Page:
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Some curmudgeonly remarks about economists and other academicians

- August 27, 2008


The other day I happened upon the presidential address that Simon N. Patten delivered a century ago at the annual meeting of the American Economic Association (“The Making of Economic Literature,” American Economic Association Quarterly 10 (April 1909), pp. 1-14). Patten held some strong opinions about what constituted good writing as well as good economics, and he did not hesitate to heap scorn on his fellow economists or academicians in general. He seems to have been something of a curmudgeon – not that there’s anything wrong with that.

Here are some passages from his address.

bq. I recall many young men who gained standing by an essay of not more than thirty pages. They won recognition by clear thought and a sharply defined thesis. Today they launch forth in a three hundred page pamphlet that tires the reader with its massive collection of facts. …No one seems willing to stop short of the German standard by which prestige is gained through bulky volumes that fill yards of library shelves. …A three hundred page thesis not only does not fit a man to be an economist: it really incapacitates him for work.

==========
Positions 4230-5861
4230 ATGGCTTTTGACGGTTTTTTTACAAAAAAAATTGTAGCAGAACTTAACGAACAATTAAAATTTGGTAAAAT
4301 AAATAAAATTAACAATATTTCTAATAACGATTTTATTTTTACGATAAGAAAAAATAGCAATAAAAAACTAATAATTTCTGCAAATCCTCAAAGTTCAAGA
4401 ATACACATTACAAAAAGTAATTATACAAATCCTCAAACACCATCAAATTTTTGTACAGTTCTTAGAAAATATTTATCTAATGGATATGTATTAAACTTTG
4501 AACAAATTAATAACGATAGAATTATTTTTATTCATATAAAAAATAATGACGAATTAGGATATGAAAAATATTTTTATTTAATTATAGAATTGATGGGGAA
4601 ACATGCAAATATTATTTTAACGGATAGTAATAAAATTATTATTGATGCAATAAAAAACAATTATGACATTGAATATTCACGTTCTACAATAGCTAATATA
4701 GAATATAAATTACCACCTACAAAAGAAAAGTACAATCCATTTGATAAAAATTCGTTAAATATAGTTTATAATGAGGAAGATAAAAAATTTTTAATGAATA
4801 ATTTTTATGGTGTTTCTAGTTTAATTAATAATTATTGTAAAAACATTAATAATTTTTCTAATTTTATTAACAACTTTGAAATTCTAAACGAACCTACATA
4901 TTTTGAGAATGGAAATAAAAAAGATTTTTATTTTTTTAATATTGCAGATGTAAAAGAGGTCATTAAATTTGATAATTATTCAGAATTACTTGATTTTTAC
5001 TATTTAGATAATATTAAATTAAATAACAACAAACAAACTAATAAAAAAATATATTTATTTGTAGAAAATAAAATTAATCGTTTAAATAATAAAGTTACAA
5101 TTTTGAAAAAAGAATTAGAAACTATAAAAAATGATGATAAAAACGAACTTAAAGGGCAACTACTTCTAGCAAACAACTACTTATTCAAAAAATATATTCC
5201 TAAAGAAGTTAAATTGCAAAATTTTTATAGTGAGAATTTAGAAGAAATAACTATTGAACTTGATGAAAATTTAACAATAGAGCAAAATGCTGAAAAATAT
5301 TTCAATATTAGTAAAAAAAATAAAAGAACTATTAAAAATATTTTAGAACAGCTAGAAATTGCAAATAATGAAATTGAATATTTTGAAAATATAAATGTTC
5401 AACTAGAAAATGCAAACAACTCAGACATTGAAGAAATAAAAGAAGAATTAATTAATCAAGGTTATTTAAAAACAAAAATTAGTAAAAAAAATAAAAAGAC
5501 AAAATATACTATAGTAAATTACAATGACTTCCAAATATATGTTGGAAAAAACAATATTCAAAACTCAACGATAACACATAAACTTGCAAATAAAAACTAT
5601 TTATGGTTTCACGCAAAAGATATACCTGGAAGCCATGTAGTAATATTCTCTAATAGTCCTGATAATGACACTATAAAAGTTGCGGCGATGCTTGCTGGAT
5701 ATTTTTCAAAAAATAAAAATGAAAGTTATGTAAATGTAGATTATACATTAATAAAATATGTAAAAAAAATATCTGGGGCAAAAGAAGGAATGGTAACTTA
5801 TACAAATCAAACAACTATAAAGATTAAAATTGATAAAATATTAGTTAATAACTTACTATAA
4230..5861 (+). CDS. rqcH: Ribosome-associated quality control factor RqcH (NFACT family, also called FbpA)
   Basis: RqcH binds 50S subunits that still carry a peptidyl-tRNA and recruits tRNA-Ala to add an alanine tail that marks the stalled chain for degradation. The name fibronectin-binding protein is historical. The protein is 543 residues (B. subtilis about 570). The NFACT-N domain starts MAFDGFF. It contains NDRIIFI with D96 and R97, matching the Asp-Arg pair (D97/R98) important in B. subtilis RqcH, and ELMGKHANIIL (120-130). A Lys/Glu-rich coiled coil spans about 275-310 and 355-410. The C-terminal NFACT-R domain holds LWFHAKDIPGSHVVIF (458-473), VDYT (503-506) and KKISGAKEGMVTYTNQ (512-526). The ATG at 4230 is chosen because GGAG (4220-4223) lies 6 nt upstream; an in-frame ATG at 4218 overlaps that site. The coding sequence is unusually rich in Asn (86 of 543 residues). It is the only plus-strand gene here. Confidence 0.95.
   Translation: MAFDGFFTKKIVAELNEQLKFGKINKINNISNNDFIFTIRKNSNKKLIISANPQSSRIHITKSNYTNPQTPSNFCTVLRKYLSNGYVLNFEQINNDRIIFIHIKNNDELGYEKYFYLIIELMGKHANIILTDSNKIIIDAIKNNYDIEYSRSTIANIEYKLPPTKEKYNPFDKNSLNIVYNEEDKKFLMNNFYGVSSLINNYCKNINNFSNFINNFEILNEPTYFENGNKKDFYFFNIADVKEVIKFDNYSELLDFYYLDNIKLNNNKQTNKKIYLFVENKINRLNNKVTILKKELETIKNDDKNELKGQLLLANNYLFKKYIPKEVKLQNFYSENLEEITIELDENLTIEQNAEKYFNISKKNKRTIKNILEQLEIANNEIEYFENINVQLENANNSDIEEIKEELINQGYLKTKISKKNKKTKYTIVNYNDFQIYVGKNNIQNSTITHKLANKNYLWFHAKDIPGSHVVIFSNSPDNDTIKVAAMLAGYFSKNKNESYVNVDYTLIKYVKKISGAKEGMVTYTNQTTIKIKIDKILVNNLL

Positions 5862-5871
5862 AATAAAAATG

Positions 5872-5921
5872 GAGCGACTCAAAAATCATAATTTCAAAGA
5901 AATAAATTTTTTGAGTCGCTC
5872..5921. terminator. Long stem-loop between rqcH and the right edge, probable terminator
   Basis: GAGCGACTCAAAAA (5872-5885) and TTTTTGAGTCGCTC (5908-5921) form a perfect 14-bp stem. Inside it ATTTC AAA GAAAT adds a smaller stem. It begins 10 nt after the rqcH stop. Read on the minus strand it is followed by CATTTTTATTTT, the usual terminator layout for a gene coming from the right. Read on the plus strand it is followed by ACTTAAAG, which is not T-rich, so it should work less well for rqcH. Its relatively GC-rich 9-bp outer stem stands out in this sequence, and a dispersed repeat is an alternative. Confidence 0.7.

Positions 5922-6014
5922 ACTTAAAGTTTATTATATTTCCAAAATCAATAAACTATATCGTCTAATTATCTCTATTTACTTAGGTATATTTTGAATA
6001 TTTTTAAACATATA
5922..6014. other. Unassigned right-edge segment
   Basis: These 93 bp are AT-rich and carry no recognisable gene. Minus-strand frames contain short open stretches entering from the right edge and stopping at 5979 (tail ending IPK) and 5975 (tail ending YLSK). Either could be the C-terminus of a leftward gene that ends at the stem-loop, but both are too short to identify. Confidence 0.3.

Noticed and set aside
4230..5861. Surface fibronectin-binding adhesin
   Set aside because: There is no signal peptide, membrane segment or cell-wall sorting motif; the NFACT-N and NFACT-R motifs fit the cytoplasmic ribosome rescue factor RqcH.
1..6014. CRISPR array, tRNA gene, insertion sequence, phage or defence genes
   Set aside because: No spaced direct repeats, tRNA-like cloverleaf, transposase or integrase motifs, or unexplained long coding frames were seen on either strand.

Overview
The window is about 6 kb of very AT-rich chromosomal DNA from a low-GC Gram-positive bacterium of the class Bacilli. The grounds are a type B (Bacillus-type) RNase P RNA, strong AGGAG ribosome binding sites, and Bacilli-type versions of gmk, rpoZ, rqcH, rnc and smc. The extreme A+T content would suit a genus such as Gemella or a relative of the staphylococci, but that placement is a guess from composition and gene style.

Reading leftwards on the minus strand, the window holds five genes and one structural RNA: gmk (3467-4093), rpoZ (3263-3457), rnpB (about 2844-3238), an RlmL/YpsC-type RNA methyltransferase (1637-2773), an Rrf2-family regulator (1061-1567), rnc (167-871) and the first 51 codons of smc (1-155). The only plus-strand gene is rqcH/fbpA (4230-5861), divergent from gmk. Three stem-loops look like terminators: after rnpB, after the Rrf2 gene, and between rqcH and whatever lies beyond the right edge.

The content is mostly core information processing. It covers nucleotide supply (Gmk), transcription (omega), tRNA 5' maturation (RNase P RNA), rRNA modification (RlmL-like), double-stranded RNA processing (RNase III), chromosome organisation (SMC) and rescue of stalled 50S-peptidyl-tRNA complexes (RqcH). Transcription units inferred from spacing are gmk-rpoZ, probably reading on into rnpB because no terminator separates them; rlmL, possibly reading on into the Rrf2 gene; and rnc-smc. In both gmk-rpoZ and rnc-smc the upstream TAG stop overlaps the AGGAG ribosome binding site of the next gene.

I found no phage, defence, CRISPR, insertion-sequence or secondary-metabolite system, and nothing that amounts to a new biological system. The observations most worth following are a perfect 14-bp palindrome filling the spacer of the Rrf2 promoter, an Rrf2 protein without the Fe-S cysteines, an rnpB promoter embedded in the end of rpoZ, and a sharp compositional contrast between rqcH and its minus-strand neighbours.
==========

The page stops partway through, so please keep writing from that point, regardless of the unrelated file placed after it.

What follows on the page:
bq. To think clearly is to be altruistic. Honors and rewards come only to those who by pen or speech pass along to the public the books and essays it will not read. …In reality our books are of less consequence than caps and gowns, and I doubt not that universities would profit if they used the money now spent on printing useless books and journals in giving more color and grace to public anniversaries.

bq. I hold that the better the economist the clearer, shorter, and more precise are his utterances …A book is merely the trail along which its author has gone in his search for clear expression and sharp analysis. This is of great importance to the author, but of little consequence to the reader.

And my favorite:

bq. The moralist and political scientist naturally cultivate fluency because their contact with the public is mainly through spoken words. The historian cultivates elegance and can hardly get started before the third volume, and the sociologist is quite as bad a model because he starts with Adam and seldom gets past Moses.

They just don’t make presidential addresses like that any more.

Has the passage of time dulled Patten’s points?